Second, parents who have an out-of-plan birth must pay a hefty fine and may want to delay payment until a later date. Unless the fine is paid, the out-of-plan child will not receive a birth certificate or hukou. Villagers may put off official registration until they can pay the fine. Moreover, if they have an out-of-plan son and daughter, they may decide to pay the fine for the son and register him first.
A third reason behind late registration is the distinction between elementary and junior high school enrolment in rural areas, especially in the 1980s and 1990s. Up until 2002, almost all villages had an elementary school. These schools were managed locally and it was possible for children to attend elementary school without a hukou. However, junior high schools are typically in the neighbouring town or county seat and not in the village. Owing to the distance, rural students have to live in dormitories, and enrolment requires registration and fees. This suggests that rural parents are willing to invest in the education of their daughters. Indeed, one study examining the gender gap in rural education found that, “rural parental educational attitudes and practices toward boys and girls are more complicated and less uniformly negative for girls than commonly portrayed.”Footnote 62 Thus, it is possible that some of the missing girls were able to attend elementary school without registration, but then needed to be registered formally after the age of 12 in order to attend junior high school.
The final incentive for registration is marriage. According to the Marriage Law of 1980, the legal age for marriage is 22 for men and 20 for women. However, in order to apply for a marriage certificate, couples must have proper hukou. Indeed, the most dramatic increase in female late registration is between the age of 20 and 24 years old. Thus, the desire for a marriage certificate may be a factor behind the increased number of females that appears in the census at a later age.
While villagers have incentives for delaying the registration of births, they could not do so without the intentional and unintentional complicity of local officials which makes it possible for so many out-of-plan children, and in particular the additional females, to exist. Unintentional complicity springs from the ineffectual administrative coordination between local government agencies. For example, a survey of one county in Shaanxi by the non-government organization, Plan International, found a lack of effective coordination and oversight between public security bureaus and family planning offices.Footnote 63 Although both are responsible for issuing birth certificates, in many instances neither agency considered birth registration as their responsibility. As a result of this weak coordination, cadres unintentionally provide an opportunity for out-of-plan births.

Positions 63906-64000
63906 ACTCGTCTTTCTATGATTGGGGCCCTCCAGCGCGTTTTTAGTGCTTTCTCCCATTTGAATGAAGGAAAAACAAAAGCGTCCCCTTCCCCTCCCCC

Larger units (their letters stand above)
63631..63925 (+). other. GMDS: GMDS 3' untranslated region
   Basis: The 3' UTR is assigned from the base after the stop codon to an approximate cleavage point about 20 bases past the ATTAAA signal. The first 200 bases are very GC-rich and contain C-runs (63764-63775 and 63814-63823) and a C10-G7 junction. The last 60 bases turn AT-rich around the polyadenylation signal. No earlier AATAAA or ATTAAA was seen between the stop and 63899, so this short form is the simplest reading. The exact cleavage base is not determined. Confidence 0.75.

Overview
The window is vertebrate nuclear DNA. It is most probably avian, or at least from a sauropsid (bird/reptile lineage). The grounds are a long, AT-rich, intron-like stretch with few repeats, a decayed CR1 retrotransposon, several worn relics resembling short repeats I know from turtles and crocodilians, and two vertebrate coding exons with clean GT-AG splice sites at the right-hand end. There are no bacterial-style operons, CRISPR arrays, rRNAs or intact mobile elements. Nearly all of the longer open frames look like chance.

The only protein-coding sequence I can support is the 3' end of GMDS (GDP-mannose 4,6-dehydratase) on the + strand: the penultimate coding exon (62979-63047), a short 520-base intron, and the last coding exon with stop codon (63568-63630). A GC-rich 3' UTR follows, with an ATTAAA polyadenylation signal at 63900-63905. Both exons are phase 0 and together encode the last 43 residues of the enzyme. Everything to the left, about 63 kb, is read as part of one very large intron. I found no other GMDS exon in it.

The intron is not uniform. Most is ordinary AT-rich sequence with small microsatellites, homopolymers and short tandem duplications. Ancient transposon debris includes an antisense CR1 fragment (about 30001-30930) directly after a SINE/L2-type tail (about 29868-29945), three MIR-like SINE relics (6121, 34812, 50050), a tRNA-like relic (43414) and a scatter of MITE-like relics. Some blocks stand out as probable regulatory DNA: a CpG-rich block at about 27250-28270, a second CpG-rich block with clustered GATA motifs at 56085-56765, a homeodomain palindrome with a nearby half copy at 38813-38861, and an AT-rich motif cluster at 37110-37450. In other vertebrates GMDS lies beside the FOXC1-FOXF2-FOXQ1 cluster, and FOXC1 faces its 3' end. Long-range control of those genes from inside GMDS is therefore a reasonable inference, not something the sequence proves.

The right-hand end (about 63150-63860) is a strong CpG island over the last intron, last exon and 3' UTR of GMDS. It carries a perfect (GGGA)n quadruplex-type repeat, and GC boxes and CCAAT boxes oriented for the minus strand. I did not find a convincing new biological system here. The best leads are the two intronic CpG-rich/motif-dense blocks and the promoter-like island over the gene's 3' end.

Yet, street-level bureaucrats at the town and county level also have strong incentives to interfere with local population reporting and intentionally underreport policy infractions. In the 1990s, the single-child policy had become a policy priority and promotion depended on keeping the number of births within established targets. However, villager resistance to limiting births was fierce and villagers came up with inventive ways to circumvent the policy. At the same time, many township and county leading cadres would massage the local birth statistics to make sure that they remained within their assigned birth quotas set by higher authorities. Thus, the missing girls may be the consequence of a massive uncoordinated effort between villagers who have the incentives to delay registrations and local officials who wish to hide policy infringements.
We are grateful to Liu Renjing, Han Yuxian, Ru Tong, Wang Xiaohong, Gao Qiufeng, Liu Hongyan, Lu Meichen, Jia Fang and Shi Meini for their research assistance in China. We would like to thank Melanie Manion, Bruce Dickson, Zhong Yong, Lu Xiaobo, Martin Whyte and the reviewers for their very insightful suggestions regarding earlier drafts of the article. This research was supported by the “111 Project,” grant number B16031.
Shi Yaojiang is professor and director of the Centre for Experimental Economics in Education, Shaanxi Normal University, China.
John James Kennedy is associate professor, department of political science, University of Kansas, Lawrence, USA.